Bio: MG Baker functions as the key leader in the company who owns all Vertical Markets to include FAD/Industrial/Electronic and High Tech/Life Sciences business in the Americas and globally. He ensures PTC’s amazing “Out of the Box” software solutions are provided to the customer, thereby ensuring immediate and significant value. Staying abreast of industry trends ensures PTC remains the “thought leader” in the assigned vertical sectors and provides education on leading edge software solutions. Prior to this role, Brent was the VP of FA&D Business Development where he was responsible for the establishment of a new FA&D business unit. Major General (Ret) Baker was the Vice Commander, Air Force Materiel Command, Wright-Patterson Air Force Base, Ohio. The command employs some 80,000 people and manages $60 billion annually in research, development, test and evaluation, while providing the acquisition management services and logistics support required to develop, procure and sustain Air Force weapon systems. He specializes in Digital Transformation technology solutions and the Digital Thread. Brent is the author of the leadership book, “Orders from the General, Leadership Advice from a Two-Star General: Rise Above…Use a Military Mindset for Success in Any Field.”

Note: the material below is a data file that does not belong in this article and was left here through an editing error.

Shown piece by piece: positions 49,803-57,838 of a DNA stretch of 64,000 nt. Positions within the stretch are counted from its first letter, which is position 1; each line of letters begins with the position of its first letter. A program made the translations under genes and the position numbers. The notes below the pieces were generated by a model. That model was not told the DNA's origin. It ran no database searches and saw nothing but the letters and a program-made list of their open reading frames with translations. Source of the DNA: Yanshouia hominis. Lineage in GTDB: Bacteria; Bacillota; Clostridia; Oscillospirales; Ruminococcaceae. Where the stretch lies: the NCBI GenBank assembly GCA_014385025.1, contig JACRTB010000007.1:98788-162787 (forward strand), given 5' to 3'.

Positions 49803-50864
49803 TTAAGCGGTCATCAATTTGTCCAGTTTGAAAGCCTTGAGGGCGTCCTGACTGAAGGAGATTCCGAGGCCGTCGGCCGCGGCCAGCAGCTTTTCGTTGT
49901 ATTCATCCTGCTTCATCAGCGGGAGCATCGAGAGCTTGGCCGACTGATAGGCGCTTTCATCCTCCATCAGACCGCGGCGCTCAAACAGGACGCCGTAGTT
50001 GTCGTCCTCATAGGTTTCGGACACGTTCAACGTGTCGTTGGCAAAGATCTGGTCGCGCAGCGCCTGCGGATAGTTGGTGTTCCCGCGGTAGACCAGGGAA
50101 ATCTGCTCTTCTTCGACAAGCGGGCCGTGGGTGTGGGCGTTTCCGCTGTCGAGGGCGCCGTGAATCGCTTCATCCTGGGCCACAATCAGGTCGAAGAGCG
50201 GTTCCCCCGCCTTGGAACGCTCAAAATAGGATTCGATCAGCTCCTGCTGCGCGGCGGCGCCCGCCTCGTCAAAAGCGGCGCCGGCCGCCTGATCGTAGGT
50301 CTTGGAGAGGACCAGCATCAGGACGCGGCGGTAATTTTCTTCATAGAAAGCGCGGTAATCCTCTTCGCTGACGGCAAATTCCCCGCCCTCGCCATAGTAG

|Time: Wednesday, November 1 – 8:00 am – 9:00 am|
|Perspectives on Prognostic Health Management in Support of Structural Integrity|
Presenter: Eric Lindgren